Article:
This is Emily Marsteller's third year as a soccer sibling. Every Saturday, her family piles into their red Isuzu Trooper and drives from Spring Valley to the soccer fields adjacent to the Carter Barron Amphitheatre, where the DC Stoddert League's Tigers have their match of the week.
As brother Wiley, 6, joins the pack chasing the ball down the field, "Emmie" begins her weekly ritual on the sidelines. Like Mary Poppins with her bottomless bag, Emmie, 4, unzips a royal blue Ninja Turtles knapsack, pulling out a remarkable assortment of activities to fill the next 60 minutes. Crayons and markers, felt boards and magnetic play boards, books and plastic dolls. Then there's the food: Goldfish crackers and juice boxes and fruit snacks shaped like zoo animals.
Every weekend from September to November and April to June -- and, for some, even the winter and summer months -- thousands of soccer siblings are schlepped to hundreds of games throughout the Washington area. That adds up to a powerful chorus of "I'm bored!"
With some parental persuasion, siblings can get involved in the game and learn a thing or two about the most popular sport in the world.The most obvious hook is an invitation from mom or dad to kick a ball around. It helps to bring along an extra one, or you can borrow one of the team's practice balls that inevitably clutter the sidelines. Be prepared to chase after toddlers who run onto the playing field; they don't stop to contemplate the meaning of the lines meticulously painted onto the grass by dedicated coaches at 7:30 in the morning.
Some experts think these younger kids make better rookies than their older brothers and sisters; they learn to handle a soccer ball much earlier and, by the time their turn comes, are more than ready to play rather than watch.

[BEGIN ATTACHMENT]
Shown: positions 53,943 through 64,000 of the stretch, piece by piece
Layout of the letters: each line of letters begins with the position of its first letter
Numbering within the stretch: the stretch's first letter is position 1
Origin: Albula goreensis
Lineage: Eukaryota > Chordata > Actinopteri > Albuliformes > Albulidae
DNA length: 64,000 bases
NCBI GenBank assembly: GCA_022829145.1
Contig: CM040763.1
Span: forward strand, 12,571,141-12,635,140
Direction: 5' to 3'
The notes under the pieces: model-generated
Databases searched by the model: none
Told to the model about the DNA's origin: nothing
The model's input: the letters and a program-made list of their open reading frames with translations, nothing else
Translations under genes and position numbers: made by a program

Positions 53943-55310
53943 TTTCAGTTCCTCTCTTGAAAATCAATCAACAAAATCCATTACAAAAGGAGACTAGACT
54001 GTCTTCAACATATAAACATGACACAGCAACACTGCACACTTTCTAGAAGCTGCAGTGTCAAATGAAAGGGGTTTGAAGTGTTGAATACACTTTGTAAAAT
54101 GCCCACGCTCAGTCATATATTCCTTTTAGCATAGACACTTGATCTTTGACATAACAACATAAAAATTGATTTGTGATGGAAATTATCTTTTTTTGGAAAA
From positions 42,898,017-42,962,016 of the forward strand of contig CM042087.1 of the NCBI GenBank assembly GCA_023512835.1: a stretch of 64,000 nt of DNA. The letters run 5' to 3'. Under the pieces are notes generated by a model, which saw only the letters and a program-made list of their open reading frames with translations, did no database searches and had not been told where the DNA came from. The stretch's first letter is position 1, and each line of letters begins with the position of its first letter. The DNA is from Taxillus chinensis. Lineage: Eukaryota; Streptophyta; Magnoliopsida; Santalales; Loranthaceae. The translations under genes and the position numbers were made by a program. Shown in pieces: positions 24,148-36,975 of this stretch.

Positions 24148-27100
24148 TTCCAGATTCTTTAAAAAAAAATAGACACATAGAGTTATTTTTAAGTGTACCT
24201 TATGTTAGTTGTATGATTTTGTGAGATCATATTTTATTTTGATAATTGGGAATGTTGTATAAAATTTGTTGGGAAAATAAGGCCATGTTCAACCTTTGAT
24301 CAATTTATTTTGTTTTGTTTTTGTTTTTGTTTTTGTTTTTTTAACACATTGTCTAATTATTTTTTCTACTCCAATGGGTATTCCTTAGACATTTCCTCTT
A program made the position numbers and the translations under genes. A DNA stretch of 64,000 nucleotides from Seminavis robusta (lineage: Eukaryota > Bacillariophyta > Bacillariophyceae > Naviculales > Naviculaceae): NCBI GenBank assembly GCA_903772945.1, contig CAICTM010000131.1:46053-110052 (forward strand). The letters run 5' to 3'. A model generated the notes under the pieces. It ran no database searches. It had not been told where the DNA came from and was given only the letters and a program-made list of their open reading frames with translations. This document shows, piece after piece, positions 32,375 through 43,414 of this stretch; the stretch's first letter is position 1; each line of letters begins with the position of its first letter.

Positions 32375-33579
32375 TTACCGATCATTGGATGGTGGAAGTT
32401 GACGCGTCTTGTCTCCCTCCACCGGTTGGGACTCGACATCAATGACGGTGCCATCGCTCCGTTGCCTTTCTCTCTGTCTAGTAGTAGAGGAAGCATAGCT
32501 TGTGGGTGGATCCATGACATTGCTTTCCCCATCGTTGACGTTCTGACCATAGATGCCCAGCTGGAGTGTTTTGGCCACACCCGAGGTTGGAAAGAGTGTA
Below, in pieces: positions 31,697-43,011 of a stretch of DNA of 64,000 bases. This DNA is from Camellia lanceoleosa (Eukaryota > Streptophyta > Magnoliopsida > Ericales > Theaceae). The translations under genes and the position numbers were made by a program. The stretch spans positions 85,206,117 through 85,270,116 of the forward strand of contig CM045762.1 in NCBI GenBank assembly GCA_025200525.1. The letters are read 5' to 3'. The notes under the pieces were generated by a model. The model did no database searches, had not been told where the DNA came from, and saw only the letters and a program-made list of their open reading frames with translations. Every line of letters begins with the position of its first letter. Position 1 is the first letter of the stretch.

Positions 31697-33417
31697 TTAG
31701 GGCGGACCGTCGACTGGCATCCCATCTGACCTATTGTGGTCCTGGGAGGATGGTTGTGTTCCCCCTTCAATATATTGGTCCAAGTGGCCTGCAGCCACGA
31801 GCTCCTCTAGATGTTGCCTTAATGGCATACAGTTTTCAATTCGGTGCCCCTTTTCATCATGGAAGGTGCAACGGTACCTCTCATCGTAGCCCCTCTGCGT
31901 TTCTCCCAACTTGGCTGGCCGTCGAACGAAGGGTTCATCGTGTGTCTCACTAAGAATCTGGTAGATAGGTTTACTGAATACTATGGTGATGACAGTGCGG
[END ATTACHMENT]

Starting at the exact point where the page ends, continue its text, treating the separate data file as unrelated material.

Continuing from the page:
Most soccer clubs have strict rules about age cut-offs. However, last year, the Rose-Jerome family played in the ultra-low-key Lafayette League in Northwest, which allowed younger sister Diana, then in pre-kindergarten, to play on the same team as older sister Rachel, though the girls are 2 years apart. Father Richard Jerome coached. Although Rachel was a little bent out of shape at first at having Diana on her team, she grew to like it, says mother Elizabeth Rose.
Here are some other ways to keep the family together on soccer weekends:
*There's nothing a soccer sibling likes more than another soccer sibling. Friendships occur naturally, play dates inevitably are made between games, and teams are created once the kids are eligible -- usually around age 5. That's how DC Stoddert's Grasshoppers -- now in their fourth season -- spawned the newly formed Crickets, made up of several Grasshopper siblings.
*Involve younger children in organizing snacks for the big kids. Game snacks range from boxes of doughnuts to granola bars bought in bulk. Consider a traditional alternative: cut oranges in quarters and have your youngster arrange them on a plate and serve them during breaks in the play.
*Discover seasonal diversions, suggests Northwest soccer mom Ellen Goldmuntz, whose 8-year-old son Justin has been playing for three years and 5-year-old son Peter started this season. Last year, Peter and his mom collected colorful leaves in the fall and made bouquets of buttercups in the spring.
*One enterprising older brother set up shop near his sibling's game, selling lemonade on warm days and coffee as the weather grew colder. Check with your league about any restrictions relating to entrepreneurial endeavors.
*Take turns with other parents escorting children to adjacent playgrounds for 15 minutes at a time. Then switch with another parent and give yourself time to catch a portion of the game. Don't send your kids off to the playground by themselves and never lose track of where they are, warns a spokesman for the Metropolitan Police, who adds that it is easy for parents to let their guard down at soccer games.
*Of course, one easy way to keep the peace with youngsters who can't stand the idea of being forced to attend yet another soccer game is not to go. Seven-year-old Alex Damato of Northwest has gone to his share of 8-year-old brother Stephen's soccer games, but never cared to play himself. "The first couple years we all went," says mother Mona Weingarten. Last year, Alex chose to spend Saturday mornings on outings with his father, who was happy to get one-on-one time with him playing miniature golf or visiting museums. .
Child psychologist and soccer parent Richard Fritsch reminds parents:
"Some kids are not temperamentally cut out to be soccer players. Some would rather play violin or read a book or draw a picture." It's okay for siblings to pursue different activities. "We celebrate that," Fritsch says.